I’ve seen and read a lot about Reno’s image through the years–concerns about the city’s persistent “identity crisis,” complaints about its unfair reputation, its incessant mocking by everyone from the Muppets to David Sedaris. Heck, I even wrote a book about it. We’re the city with a communal chip on its shoulder, ever crouched in a defensive stance, fists up, already flinching in expectation of the next jab.
But yesterday felt consequential, with the unveiling of a new grassroots marketing campaign, spearheaded by an alliance of creative professionals in advertising, PR & communications, but clearly intended to embrace citizens from all fields & backgrounds in a massive outpouring of civic pride: The Biggest Little City.
This campaign stands out for a number of reasons: first, it embraces the city’s longstanding nickname, the Biggest Little City in the World–one of its most recognizable and enduring assets.
Second, it echoes the very origins of the nickname itself, which was not born in 1929 when a Sacramento man won a contest to come up with a slogan for the Reno arch, as is often reported. G.A. Burns’ suggestion did win the contest, but the phrase had already been introduced to the world by the town’s own business community, nearly twenty years earlier.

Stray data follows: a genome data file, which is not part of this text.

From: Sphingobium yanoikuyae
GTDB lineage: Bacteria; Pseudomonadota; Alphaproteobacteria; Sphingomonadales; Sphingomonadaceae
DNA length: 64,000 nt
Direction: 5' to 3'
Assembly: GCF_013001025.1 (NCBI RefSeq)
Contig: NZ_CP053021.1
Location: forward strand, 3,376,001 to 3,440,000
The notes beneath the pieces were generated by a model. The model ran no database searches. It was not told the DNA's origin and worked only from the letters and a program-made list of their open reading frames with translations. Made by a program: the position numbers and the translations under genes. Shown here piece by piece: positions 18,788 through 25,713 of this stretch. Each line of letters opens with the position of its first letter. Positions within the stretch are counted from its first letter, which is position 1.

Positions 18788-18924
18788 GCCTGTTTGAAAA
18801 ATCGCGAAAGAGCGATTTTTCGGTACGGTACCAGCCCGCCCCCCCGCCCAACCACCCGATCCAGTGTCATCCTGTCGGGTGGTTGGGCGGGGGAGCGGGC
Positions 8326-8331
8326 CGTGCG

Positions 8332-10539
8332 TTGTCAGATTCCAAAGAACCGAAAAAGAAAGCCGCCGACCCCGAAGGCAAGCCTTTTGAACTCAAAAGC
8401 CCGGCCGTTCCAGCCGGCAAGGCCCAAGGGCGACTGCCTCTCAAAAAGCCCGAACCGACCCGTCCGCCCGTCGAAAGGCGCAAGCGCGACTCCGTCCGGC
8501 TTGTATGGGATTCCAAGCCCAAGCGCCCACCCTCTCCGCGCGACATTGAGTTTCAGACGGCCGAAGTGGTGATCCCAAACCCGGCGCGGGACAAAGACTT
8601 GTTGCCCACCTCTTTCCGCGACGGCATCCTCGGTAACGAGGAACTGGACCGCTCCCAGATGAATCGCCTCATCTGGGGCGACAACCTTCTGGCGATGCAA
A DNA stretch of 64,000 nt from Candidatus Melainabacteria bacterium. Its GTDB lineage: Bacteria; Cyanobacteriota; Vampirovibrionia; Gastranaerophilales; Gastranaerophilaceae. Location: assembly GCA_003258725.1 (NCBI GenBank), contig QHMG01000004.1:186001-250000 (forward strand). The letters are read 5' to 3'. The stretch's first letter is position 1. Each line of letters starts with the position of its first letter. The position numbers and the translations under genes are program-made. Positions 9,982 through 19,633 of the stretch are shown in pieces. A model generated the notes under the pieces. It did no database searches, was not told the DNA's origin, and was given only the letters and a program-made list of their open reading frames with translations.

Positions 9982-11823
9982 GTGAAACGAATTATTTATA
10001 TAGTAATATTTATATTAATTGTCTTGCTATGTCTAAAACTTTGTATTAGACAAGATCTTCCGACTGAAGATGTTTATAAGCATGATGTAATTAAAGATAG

The summer of 1910 was huge for Reno. That July, the city hosted the heavyweight championship of the world, pitting Jack Johnson against the hopelessly outmatched returning champ, Jim Jeffries, in a bout that gained global attention, not least for its divisive racial politics. The city’s divorce industry was in full swing, and the state was enjoying what was thought to be its last season of legalized gambling, after the 1909 state legislature approved the prohibition of all gambling, effective October first, 1910.
All eyes were on Reno, and its citizens knew it. That fall, the Reno Business Men’s Association and the Commercial Club met the attention with a booklet featuring an image of the globe and the words “Reno, The Biggest Little City on the Map.” As the local paper reported that year, people were already replacing “map” with “world,” noting, “Isn’t that something to be proud of? It is a merited title, to a certain extent, but should be earned in its entirety. It is the duty of every public spirited citizen…to make the title true.”
What made Reno so big for its modest population of approximately 11,000? The booklet outlined it all: its economy, beauty, climate, recreational opportunities, community spirit, university, and abundant energy. The Biggest Little City–not a tourist slogan chosen by an outsider, but a badge of honor, generated from within, encouraging every resident to help spread the word–to “make the title true.” Everything old is new again. Hear hear.